Greece Readies Record Debt Swap With 60% Commitments (Bloomberg) Greece moved closer to sealing the biggest sovereign restructuring in history as investors indicated they’ll participate in the nation’s debt swap. Holders of about 60 percent of the Greek bonds eligible for the deal, including Greece’s largest banks, most of the country’s pension funds and more than 30 European banks and insurers including BNP Paribas (BNP) SA and Commerzbank AG (CBK), have agreed to the offer so far. That brings the total to about 124 billion euros ($163 billion), based on data compiled by Bloomberg from company reports and government statements. Roubini: Private Sector’s Greece Deal Is ‘Sweet’ (FT) “The reality is that private creditors got a very sweet deal, while most actual and future losses have been transferred to the official creditors." Hedge Funds See Tax Break in Republican Bill (Bloomberg) ^^^An interesting way of putting this: Cantor told House members in a memo last month his plan would let “every” business with fewer than 500 employees deduct 20 percent of its profits. Labor Dept. Asks Nuclear Guardians for Help Keeping Jobs Data Secret (CNBC) The Department of Labor has asked Sandia National Laboratories — the organization that ensures the safety of the nation’s nuclear weapons stockpile — to scrutinize the security procedures surrounding the release of monthly jobs report data. Separately, officials at the U.S. Energy Information Administration tell CNBC they have taken steps to block computers operating from certain Internet protocol addresses from accessing the administration’s website, arguing that some users appear to have a “malicious intent” to slow down the website’s release of data for the general public while speeding it up for themselves. U.S. Initial Jobless Claims Rose 8,000 to 362,000 (BW) Applications for unemployment insurance payments increased by 8,000 in the week ended March 3, Labor Department figures showed today. Economists forecast 352,000 claims, according to the median estimate in a Bloomberg News survey. The average over the past four weeks held close to a four-year low. Solar Storm Races Towards Earth (AP) The storm started with a massive solar flare earlier in the week and grew as it raced outward from the sun, expanding like a giant soap bubble, scientists said. When it strikes, the particles will be moving at four million miles an hour. "It's hitting us right in the nose," said Joe Kunches, a scientist for the National Oceanic and Atmospheric Administration in Boulder, Colo. The massive cloud of charged particles could disrupt utility grids, airline flights, satellite networks and GPS services, especially in northern areas. But the same blast could also paint colorful auroras farther from the poles than normal. 'Sterilized' Bond Buying an Option in Fed Arsenal (WSJ) Under the new approach, the Fed would print new money to buy long-term mortgage or Treasury bonds but effectively tie up that money by borrowing it back for short periods at low rates. The aim of such an approach would be to relieve anxieties that money printing could fuel inflation later, a fear widely expressed by critics of the Fed's previous efforts to aid the recovery. Treasury to Sell $6 Billion Worth of A.I.G. Shares (Dealbook) The Treasury Department announced a plan on Wednesday to sell $6 billion of its American International Group shares, further whittling down the federal government’s holdings in the insurance giant it helped bail out during the financial crisis. As part of the offering, which is expected to be completed in a few days, A.I.G. will buy back up to $3 billion worth of the common stock that the Treasury Department is selling. A.I.G. will also repay $8.5 billion in other obligations to the Treasury Department, principally using proceeds gained from various asset sales. The plan is the latest effort by the federal government to unwind its $182 billion bailout of A.I.G. in 2008. Last spring, the Treasury Department sold off 200 million shares of the insurer in a highly awaited offering known as the “re-I.P.O.” of A.I.G. Yet that sale still left the government owning about 77 percent of the company, down from 92 percent. ‘Madam’s my$tery man ID’d (NYP) Sources say David Walker, 47, an ultra-successful investment manager for Morgan Stanley, is the money man who met with soccer-mom-turned-Upper East Side-madam Anna Gristina right before her Feb. 22 arrest. And prosecutors say the business meeting in Morgan Stanley’s West 52nd Street offices that day was all about helping Gristina bring her high-end hooker business to the Web. It was minutes after the pair left the office building near Fifth Avenue that Gristina was arrested, the culmination of what prosecutors have described as a five-year investigation into the alleged call-girl ring. Prosecutors, without naming Walker, said at Gristina’s Feb. 23 arraignment, “We picked her up yesterday with a Morgan Stanley [broker] who she counts a close friend, and she had been present at his office for a meeting in which she was trying to solicit money to fund what we believe is another business venture on the Internet that involves matching up male clients with female prostitutes.” Gristina was arrested on East 53rd Street and Madison Avenue at 11 a.m., just a few blocks away from Walker’s home, a high-rise, doorman building on 55th near Third Avenue. Walker was not arrested, nor has he been charged with any crime. “She’s known him for a while. He was a nice guy. He was a banker trying to get her investors for her Web site,” said Vinnie Parco, a private eye working for Gristina.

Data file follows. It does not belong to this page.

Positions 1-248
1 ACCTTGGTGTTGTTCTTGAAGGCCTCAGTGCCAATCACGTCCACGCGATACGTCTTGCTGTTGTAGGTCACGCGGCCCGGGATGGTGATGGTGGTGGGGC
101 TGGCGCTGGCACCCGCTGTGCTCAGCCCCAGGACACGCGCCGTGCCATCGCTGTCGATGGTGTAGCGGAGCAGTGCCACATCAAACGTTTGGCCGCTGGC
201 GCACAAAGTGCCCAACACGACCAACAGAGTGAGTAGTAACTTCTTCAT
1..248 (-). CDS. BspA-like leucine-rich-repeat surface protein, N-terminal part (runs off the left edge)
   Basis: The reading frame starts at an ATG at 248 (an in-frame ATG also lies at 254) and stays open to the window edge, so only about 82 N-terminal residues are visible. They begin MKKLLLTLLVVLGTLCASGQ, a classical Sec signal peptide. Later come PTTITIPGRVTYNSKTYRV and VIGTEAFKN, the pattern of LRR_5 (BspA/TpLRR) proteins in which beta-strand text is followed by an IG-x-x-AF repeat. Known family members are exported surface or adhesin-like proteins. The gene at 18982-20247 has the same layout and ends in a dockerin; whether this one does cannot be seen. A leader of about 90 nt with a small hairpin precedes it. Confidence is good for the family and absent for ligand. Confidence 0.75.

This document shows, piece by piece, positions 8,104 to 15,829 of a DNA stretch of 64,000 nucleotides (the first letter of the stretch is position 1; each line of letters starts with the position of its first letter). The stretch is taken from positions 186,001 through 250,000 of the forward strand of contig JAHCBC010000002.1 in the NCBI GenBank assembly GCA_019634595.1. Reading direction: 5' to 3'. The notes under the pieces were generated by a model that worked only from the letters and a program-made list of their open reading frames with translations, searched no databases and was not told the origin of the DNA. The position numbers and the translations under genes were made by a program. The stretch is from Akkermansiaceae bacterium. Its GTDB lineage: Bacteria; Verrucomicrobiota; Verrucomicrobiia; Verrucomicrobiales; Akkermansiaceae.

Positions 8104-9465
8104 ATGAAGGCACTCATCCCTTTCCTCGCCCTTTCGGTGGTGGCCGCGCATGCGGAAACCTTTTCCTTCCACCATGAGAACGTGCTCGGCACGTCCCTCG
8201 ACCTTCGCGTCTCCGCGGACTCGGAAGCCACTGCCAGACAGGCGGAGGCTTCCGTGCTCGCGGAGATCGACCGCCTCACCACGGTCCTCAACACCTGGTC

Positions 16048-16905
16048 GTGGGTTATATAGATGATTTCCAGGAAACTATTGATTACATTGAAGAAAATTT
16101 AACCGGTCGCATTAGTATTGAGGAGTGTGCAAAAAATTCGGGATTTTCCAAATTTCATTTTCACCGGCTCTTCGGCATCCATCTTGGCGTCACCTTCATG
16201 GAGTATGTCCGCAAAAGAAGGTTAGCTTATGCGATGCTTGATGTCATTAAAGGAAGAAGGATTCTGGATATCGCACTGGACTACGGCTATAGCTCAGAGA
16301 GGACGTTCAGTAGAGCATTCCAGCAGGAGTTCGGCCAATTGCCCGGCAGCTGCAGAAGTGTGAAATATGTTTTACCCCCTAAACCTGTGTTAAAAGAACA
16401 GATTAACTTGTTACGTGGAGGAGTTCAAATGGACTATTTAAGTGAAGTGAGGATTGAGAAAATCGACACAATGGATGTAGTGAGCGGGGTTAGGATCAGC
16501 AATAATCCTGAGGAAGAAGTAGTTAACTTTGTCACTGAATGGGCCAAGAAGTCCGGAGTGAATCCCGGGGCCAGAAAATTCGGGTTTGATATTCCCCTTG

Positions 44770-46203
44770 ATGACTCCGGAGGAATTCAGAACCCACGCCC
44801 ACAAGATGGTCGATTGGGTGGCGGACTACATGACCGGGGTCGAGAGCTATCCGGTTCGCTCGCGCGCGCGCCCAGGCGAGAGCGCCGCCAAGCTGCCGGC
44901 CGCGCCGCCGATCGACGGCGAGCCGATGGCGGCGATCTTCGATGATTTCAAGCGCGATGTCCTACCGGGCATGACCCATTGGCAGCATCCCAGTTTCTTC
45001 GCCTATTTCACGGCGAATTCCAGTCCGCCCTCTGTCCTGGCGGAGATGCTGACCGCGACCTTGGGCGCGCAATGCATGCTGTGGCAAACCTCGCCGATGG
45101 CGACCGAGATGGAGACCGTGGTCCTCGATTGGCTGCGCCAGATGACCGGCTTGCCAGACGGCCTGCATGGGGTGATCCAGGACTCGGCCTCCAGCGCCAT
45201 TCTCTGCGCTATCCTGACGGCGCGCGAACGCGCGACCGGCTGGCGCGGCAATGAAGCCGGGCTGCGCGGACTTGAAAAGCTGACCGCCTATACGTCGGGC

Bill ackman beach

Opening Bell: 11.19.20

A SPAC-tacular scam; funding for Christmas; AQR’s crash diet; negative rates in China; and more!